The presidential election has lit a fuse on discussions about the present and future of the mainstream media (MSM). Opinions are hot and heavy, and predictable for the most part according to the political mindset of the commenter.
Some people, for instance, attribute Trump’s win to the media’s extensive coverage of him during the primaries, while others see the influence of so-called “fake news” as a factor. People of these and kindred opinions tend not to see, or acknowledge, any significance in the election results for the future of the MSM.
Other people think that Trump won precisely because he characterized the media as being part of the “corrupt establishment,” with Michael Wolff, for instance, writing in the Hollywood Reporter that the election was not between the Republican and Democratic parties but between the Trump Party and the Media Party. As Wolff puts it, “The media turned itself into the opposition and, accordingly, was voted down.” Many such people, Wolff excluded, tend to see (indeed, hope for) a dismal future for the mainstream media.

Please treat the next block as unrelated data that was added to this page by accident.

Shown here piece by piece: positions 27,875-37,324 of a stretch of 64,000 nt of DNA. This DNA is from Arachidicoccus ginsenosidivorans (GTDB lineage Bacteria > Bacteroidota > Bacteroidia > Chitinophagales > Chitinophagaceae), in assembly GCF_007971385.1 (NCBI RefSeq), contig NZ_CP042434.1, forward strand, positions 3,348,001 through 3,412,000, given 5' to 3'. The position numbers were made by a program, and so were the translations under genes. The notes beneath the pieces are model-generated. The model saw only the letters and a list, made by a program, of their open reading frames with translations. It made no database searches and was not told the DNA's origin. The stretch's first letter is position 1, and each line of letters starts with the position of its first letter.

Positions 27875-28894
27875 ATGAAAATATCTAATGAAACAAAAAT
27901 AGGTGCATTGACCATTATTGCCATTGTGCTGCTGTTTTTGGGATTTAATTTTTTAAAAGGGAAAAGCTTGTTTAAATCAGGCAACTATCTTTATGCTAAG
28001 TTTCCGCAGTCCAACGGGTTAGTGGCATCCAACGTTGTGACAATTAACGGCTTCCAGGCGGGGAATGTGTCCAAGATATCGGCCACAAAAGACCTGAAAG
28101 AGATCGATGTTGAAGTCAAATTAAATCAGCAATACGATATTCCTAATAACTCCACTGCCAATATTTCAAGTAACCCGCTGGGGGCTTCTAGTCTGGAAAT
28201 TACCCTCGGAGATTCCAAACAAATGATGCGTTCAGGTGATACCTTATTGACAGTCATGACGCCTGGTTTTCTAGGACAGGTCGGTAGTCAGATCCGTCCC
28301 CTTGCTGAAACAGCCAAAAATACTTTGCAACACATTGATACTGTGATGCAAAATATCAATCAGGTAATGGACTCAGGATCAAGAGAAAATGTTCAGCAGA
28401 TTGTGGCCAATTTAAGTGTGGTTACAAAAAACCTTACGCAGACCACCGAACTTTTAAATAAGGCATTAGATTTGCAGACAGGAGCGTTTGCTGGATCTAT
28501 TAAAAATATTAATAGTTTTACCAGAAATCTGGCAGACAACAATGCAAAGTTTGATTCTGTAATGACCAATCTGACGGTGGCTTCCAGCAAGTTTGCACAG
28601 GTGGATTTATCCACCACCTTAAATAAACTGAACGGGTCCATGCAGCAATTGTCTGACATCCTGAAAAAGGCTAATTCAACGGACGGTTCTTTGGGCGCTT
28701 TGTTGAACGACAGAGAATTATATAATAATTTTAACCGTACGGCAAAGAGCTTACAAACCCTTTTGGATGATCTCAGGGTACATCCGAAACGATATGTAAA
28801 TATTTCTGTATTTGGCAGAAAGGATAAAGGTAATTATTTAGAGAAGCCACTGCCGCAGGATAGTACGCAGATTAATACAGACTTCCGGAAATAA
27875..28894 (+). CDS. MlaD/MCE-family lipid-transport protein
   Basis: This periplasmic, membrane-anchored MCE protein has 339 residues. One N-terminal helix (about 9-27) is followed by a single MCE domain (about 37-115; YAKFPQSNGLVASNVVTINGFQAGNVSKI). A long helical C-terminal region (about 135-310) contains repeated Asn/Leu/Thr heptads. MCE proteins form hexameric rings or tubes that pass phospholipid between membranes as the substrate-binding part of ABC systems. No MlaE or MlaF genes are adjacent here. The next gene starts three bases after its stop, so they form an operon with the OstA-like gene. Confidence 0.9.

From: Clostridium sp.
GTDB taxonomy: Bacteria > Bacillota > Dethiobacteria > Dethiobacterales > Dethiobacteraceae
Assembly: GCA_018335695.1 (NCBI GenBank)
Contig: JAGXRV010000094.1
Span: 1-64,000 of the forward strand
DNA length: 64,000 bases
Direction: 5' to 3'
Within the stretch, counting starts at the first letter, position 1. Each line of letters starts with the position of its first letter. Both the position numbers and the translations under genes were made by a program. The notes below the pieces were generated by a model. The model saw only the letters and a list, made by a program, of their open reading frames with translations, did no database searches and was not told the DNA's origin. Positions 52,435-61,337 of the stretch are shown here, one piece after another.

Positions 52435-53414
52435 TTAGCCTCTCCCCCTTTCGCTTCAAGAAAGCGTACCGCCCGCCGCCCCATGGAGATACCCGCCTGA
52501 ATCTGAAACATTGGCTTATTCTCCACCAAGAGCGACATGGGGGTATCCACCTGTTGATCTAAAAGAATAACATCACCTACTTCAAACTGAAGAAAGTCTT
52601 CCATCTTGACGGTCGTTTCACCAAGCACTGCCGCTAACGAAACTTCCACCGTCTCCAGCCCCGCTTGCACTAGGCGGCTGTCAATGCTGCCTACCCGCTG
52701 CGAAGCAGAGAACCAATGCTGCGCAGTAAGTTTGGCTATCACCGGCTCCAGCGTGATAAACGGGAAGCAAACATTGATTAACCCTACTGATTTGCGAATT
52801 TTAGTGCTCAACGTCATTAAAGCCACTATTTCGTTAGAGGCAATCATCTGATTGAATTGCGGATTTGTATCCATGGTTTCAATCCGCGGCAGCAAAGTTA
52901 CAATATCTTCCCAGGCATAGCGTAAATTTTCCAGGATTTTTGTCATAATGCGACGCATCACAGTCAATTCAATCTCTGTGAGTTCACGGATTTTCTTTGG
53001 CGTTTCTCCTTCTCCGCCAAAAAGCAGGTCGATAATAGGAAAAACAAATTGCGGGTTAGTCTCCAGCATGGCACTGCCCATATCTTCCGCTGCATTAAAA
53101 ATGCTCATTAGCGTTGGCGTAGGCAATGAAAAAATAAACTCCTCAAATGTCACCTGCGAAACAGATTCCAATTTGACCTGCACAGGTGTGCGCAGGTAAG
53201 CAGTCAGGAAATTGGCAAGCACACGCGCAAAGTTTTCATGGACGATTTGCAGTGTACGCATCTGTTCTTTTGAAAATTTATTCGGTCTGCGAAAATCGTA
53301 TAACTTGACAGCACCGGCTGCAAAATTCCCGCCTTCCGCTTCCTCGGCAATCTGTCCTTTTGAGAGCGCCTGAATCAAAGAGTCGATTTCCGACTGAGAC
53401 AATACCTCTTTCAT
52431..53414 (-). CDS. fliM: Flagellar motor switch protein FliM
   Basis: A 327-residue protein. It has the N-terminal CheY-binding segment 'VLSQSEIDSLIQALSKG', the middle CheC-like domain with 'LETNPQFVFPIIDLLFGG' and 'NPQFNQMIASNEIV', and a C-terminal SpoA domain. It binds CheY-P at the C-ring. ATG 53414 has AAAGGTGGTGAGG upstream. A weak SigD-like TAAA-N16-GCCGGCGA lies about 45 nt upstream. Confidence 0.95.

Yet other commenters see in the election results the damaging effects on the MSM and the country as a whole of the social media, » Read More
Maines is president of The Media Institute. The opinions expressed are his alone and not those of The Media Institute, its board, advisory councils, or contributors. The full version of this article appeared in The Hill on Jan. 6, 2017.